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Published in Print: July 12, 2000, as Smaller Class Sizes Get Mixed Review

Smaller Class Sizes Get Mixed Review

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California's push to reduce the size of classes in the primary grades has delivered a second year of small gains in achievement, a report from a consortium of research groups concludes.

The 1998-99 gains extend to students of all backgrounds, but they come with a drawback, the researchers say: a shortage of qualified teachers throughout the grades. Teacher qualifications continued to decline in that year, though at a slower rate than the previous year, with the effects most pronounced in the lower grades and in schools serving poor or minority children.

For More Information

Read the executive summary of the report, "Class Size Reduction in California: The 1998-1999 Evaluation Findings."

The researchers, who compared students in small classes with those in larger ones, adjusting for background differences, say the results were encouraging—but not encouraging enough, the argue, to ignore the decline in teacher qualifications.

"It's a fairly clear good-news/bad-news story," said Brian M. Stecher, a senior social scientist with the RAND Corp. in Santa Monica, Calif. and a member of the research team."[Class-size reduction] had some effect, but it's small enough that it would take quite a long time to bring California up to the national average or to close the achievement gap between the performance of minority students and white students."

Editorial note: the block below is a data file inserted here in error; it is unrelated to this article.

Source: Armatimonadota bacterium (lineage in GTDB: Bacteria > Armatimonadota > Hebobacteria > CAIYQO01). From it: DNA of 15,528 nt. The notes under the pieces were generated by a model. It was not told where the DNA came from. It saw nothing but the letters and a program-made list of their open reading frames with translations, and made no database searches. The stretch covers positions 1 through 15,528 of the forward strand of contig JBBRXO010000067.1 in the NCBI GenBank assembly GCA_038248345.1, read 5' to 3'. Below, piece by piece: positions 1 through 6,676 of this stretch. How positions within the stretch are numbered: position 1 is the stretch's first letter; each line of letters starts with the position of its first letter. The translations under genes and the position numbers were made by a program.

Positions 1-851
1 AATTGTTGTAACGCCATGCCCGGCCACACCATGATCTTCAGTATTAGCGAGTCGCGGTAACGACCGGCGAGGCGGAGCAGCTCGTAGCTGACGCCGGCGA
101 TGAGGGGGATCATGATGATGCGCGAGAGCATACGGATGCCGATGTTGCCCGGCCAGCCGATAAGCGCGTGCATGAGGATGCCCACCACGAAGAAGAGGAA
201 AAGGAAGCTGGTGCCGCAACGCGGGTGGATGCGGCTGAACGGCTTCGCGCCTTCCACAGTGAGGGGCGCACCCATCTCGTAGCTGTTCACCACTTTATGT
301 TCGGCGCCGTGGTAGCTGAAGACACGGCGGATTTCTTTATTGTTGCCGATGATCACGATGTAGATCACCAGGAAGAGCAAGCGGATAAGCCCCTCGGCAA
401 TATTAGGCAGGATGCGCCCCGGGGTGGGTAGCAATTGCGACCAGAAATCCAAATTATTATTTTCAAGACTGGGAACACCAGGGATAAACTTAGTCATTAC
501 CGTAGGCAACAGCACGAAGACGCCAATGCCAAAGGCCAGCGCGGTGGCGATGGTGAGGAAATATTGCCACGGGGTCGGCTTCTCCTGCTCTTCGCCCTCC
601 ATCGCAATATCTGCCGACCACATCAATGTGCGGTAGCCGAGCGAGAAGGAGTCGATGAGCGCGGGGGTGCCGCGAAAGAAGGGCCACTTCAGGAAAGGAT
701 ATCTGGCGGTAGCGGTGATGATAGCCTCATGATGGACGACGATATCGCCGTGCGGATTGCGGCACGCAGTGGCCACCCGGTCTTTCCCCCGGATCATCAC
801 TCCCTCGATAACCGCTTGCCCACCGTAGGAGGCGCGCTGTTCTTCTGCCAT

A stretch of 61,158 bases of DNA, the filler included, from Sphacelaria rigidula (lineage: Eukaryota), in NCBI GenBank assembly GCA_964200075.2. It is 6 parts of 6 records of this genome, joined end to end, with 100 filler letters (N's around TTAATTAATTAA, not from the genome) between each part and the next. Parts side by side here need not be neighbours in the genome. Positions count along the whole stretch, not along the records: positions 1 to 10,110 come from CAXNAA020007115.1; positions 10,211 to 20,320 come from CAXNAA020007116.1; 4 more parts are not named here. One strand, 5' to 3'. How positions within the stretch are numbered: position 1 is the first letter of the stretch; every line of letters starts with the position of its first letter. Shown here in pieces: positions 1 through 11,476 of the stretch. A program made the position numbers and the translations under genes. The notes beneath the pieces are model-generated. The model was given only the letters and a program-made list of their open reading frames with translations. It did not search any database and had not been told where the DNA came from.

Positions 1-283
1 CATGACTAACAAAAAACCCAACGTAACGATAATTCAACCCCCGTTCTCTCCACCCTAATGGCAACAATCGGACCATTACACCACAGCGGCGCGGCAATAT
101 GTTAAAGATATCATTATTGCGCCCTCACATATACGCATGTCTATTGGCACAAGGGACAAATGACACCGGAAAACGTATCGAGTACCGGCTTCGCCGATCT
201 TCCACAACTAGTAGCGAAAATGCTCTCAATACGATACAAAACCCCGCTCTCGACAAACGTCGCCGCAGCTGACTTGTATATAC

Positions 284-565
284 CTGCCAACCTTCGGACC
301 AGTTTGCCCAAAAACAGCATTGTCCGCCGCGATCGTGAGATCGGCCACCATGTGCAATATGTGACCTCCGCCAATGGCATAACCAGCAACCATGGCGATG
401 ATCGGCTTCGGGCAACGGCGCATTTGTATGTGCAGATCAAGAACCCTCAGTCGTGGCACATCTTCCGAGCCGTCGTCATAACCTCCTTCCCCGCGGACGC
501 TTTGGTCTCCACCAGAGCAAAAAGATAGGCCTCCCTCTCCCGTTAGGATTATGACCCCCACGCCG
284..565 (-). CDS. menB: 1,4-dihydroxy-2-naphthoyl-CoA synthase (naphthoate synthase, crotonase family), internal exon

Part of the good news, Mr. Stecher pointed out, was that the 3rd grade gain persisted into the 4th grade, even when students returned to larger classes. Next year, the researcher said, the consortium will be able to compare gains over three years of students who have been educated in the smaller classes with those of students who have not.

Solutions Proposed

In light of the 1998-99 results, the report recommends a stepped-up effort to prepare teachers; financial and other help that would enable the 15 percent of California public schools not participating to join the program; and improvements in the state's school data system.

California is in the fourth year of a closely watched, $4 billion effort to reduce class sizes to 20 pupils or fewer from kindergarten through 3rd grade.

Five research groups—headed by the Palo Alto, Calif.-based American Institutes for Research and the RAND Corp. and including Policy Analysis for California Education, Ed Source, and WestEd—have banded together to track the effects of the program for the state legislature. The report issued June 28 was the second of an expected four annual reports from the consortium. ("Slight Gains Found From Calif. Class-Size Program," June 23, 1999.)

Vol. 19, Issue 42, Page 25

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